Understanding Heat Rash
Also known as miliaria, heat rash affects us all in hot, humid weather. This time of year, it is one of the most talked about skin conditions that we see at Skin Wellness Dermatology of Alabama. So what makes those the little blisters and bumps pop up at the end of a day in the sun? Occluded sweat glands.
When our pores get blocked or full, perspiration is trapped under the skin. Instead of evaporating, perspiration causes inflammation and rash. This can happen from wearing tight, non-breathable fabrics in the sun; from sweating profusely; or from applying thick, heavy moisturizers or sunscreens. Friction will make it worse. Adults often find heat rash in folds of skin and in places where clothing rubs on perspiring skin.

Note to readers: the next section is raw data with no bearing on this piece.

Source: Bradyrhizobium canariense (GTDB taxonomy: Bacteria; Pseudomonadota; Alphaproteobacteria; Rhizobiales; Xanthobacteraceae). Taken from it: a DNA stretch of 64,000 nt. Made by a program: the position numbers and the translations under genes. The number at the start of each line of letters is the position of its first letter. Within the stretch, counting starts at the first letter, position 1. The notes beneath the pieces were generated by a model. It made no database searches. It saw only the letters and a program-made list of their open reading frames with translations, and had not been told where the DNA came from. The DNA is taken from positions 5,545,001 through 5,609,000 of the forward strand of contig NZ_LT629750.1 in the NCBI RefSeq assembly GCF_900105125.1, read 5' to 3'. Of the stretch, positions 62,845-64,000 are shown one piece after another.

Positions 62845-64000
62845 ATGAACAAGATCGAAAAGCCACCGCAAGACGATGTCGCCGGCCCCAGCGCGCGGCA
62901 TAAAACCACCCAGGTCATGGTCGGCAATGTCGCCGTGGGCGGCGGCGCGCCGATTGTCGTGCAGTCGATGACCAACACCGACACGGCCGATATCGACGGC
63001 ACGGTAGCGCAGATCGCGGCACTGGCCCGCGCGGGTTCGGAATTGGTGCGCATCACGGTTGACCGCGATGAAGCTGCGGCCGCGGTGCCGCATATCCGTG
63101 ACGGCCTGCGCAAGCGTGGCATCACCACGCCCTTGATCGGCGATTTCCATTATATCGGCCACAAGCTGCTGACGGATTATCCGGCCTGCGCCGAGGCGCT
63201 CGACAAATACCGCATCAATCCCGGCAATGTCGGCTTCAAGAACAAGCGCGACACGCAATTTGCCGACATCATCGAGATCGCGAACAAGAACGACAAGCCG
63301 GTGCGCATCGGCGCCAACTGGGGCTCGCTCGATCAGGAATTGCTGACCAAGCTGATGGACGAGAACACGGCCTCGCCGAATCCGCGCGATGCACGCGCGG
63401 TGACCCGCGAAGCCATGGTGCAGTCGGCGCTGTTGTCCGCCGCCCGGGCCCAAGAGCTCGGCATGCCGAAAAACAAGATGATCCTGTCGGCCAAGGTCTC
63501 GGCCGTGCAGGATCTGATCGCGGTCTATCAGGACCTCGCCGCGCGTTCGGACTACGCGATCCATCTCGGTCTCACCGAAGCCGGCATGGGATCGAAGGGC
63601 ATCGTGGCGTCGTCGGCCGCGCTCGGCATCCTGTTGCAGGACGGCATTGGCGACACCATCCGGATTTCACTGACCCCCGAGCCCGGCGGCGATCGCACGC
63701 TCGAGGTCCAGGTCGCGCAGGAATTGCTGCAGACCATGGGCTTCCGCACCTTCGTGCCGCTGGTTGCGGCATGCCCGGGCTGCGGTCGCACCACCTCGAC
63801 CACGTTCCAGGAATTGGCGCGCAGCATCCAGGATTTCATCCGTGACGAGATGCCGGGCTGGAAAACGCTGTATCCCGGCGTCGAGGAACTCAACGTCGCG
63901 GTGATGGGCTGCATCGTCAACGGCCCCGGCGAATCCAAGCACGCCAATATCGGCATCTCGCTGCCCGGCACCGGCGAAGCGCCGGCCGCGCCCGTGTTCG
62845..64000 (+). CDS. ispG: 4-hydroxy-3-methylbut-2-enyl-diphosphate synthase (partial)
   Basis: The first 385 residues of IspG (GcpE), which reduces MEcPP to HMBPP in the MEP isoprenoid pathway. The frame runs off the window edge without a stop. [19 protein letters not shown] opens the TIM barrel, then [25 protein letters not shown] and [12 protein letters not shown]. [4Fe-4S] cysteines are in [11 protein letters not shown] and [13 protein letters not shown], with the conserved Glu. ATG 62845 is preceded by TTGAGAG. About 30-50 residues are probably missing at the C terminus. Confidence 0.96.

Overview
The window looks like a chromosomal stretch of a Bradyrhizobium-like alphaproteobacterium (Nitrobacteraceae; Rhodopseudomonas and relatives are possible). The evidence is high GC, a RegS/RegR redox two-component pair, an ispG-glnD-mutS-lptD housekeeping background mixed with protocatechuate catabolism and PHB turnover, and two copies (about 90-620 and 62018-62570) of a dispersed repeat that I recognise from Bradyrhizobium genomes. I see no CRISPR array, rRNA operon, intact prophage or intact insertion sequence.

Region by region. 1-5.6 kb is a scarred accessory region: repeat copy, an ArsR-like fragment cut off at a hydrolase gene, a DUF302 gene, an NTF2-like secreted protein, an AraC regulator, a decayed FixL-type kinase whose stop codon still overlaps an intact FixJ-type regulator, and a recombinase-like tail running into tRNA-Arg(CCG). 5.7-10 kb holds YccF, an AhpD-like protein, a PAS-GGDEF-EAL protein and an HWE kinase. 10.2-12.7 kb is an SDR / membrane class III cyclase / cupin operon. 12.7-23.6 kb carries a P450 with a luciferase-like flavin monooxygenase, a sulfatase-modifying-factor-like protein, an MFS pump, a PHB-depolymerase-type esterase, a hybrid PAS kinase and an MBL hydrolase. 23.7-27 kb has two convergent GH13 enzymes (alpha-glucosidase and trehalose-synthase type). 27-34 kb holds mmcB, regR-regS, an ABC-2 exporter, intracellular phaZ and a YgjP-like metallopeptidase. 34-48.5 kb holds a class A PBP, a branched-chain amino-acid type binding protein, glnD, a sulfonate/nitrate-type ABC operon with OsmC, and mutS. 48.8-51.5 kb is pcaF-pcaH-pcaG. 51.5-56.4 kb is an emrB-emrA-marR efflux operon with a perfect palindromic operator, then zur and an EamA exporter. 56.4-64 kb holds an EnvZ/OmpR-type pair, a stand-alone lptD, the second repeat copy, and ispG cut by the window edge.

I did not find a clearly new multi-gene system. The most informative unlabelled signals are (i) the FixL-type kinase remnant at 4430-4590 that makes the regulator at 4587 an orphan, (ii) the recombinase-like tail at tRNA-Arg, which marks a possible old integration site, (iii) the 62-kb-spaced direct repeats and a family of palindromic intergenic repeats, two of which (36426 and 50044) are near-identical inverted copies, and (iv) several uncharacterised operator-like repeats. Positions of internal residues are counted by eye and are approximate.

An infant’s sweat ducts are not fully developed, which means they are particularly susceptible to heat rash. In infants, heat rash is found most often in the neck, shoulders, armpits and creases of the elbow.
We advise our patients that heat rash will typically clear up on its own. More severe symptoms may benefit from topical treatments or steroids. If your heat rash occurs in a deeper level of the skin, it will feel prickly or itchy. Sometimes called “prickly heat,” it should still subside within a few days.
If your symptoms persist or include increased pain and swelling, fever, or swollen lymph nodes, we recommend you make an appointment to see a physician. This could be folliculitis, which involves bacteria and hair follicles and will need treatment to prevent staph build-up.